Due to bad weather, the launch of James Webb has been postponed for another day. This isn’t the first time: The launch date of the most powerful space telescope ever has been pushed back for years due to misfortune and human error. While construction began in 1996, it was still believed that it would soar into the air in 2007.
To get an initial idea of what exactly Webb will do: Science journalist Govert Schilling explains it all in this video. In search of the edges of the universe and the beginning of time:
“It’s a crazy idea that it really has come this far, but it’s definitely nice that it finally happened,” flight engineer Maurice T. Plait told RTL Nieuws. “We worked hard, put a lot of energy into it. Now I want to see what he can do, and what he will show us all.”
T-plate is James Webb’s technology. For the past 20 years, he helped with all technical tests and solve any problems. He did this first from Holland, and later moved to the US state of Maryland. This is what it works for who – whichEuropean Space Agency.
His work on the telescope is not over yet today: “There is still a lot of technology and maintenance from Earth. The launch of course is always an important and exciting moment. But revealing all the mechanisms in space is also very exciting. “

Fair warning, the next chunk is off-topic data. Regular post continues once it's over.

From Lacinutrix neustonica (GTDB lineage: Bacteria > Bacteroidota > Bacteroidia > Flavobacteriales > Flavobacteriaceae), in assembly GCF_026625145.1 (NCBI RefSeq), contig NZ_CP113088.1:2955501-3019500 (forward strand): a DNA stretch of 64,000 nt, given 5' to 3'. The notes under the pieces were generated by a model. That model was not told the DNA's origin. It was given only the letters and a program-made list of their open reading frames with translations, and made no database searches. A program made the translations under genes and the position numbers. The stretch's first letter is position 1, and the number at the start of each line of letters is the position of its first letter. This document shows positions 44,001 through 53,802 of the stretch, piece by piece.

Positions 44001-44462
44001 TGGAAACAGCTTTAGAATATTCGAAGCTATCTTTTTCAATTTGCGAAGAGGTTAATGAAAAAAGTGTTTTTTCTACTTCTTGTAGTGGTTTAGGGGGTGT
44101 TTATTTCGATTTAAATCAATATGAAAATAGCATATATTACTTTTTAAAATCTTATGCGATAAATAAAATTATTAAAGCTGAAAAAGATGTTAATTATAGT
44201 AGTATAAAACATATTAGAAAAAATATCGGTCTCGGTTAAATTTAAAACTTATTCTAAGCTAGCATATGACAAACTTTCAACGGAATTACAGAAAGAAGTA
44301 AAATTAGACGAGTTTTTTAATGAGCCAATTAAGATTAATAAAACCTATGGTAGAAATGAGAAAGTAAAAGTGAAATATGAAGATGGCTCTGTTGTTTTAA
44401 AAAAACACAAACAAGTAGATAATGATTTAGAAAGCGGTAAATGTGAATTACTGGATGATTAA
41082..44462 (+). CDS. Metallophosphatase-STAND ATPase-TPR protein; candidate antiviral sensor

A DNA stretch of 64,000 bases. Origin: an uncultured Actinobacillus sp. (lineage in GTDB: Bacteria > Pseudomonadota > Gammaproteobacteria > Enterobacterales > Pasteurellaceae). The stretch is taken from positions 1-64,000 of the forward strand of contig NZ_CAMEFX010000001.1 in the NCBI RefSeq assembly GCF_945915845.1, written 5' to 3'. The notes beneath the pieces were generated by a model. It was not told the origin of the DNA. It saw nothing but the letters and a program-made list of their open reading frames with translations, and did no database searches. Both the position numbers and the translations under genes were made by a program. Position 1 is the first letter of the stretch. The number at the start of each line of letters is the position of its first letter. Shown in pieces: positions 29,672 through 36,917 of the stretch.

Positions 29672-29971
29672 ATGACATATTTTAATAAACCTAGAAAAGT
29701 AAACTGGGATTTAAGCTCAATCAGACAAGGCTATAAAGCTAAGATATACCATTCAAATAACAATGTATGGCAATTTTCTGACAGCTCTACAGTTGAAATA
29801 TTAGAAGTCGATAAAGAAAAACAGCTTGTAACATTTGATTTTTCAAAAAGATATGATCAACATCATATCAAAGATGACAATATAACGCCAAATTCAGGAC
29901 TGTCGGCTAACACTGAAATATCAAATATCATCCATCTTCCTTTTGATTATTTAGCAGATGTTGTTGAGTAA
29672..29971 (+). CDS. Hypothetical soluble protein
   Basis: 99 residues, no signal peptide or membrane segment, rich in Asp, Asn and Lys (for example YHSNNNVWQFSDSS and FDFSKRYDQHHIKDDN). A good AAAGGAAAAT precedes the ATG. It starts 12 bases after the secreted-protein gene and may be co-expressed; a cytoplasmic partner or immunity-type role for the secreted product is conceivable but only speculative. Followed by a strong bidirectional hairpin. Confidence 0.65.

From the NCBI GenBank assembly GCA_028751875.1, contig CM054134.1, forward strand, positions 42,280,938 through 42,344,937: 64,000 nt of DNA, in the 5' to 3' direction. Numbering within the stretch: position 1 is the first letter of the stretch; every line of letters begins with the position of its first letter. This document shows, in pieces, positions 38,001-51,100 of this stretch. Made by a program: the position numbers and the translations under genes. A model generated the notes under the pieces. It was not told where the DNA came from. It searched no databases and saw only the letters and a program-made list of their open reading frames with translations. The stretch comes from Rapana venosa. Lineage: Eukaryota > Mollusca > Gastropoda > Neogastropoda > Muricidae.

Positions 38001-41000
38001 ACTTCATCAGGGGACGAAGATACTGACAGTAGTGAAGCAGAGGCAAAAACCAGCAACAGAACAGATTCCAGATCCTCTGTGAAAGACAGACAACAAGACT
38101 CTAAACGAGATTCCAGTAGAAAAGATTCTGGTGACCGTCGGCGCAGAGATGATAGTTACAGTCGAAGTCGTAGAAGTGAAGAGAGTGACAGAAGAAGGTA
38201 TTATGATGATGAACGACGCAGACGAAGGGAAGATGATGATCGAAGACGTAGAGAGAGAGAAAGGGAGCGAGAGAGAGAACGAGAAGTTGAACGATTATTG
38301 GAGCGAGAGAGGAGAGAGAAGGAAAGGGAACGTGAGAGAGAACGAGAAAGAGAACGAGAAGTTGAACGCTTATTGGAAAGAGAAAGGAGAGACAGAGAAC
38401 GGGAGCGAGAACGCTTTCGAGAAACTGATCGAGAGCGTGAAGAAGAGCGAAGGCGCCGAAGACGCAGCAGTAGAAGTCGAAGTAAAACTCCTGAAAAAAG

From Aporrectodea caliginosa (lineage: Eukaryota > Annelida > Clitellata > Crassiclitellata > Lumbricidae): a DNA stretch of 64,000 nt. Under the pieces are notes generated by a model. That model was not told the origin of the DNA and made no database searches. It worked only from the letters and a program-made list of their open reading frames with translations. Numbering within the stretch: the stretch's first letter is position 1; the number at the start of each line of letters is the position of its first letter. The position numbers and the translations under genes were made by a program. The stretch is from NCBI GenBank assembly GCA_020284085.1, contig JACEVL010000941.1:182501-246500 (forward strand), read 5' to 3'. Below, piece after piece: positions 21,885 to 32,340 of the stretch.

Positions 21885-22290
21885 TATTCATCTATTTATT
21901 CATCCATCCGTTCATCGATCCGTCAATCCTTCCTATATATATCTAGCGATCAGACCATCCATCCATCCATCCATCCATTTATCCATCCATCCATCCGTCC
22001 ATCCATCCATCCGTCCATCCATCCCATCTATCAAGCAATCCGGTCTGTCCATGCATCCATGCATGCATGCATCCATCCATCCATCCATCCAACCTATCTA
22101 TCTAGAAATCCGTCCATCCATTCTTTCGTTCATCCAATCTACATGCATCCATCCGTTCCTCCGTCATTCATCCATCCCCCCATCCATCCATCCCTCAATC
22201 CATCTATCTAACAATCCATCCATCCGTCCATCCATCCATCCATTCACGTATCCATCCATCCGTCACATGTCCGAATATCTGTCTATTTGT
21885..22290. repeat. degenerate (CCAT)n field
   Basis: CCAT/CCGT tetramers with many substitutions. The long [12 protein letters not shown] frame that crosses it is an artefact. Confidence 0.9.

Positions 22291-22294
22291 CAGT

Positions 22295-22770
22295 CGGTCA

The James Webb Telescope is the most powerful and largest space telescope ever built. Its development took more than 25 years. James Webb is more sensitive than its predecessor, Hubble. This allows astronomers to dig deeper into the universe. It is also the most expensive telescope ever made: the device cost more than 8 billion euros.
James Webb is so big that he wouldn’t even fit in the gigantic Ariane 5 missile he’s launching. T-plate: ”It folds inward and unfolds once in space. Like an origami piece.”
Nothing can go wrong here.
This detection takes about fourteen days and is a critical process. “We’re sure all of this will work, but it’s something that makes you think: Nothing can go wrong here.”
But the mission is designed in such a way that its makers don’t have to worry about it. “Every system has a backup. When one system fails, we can always switch to the other side. In addition, everything has been tested for years.”
Back to the first stars
James Webb was designed to look deeply into our universe. “We are particularly curious about the first stars and galaxies that formed. In addition, we hope to find materials in exoplanets that we consider essential for life, such as water.”
“But above all, I hope to get answers to questions we don’t yet know,” he says. “The greatest discoveries have been made about things that no one has ever thought of. I am especially curious about these kinds of surprises. Who knows, we might be completely wrong about the Big Bang, haha.”
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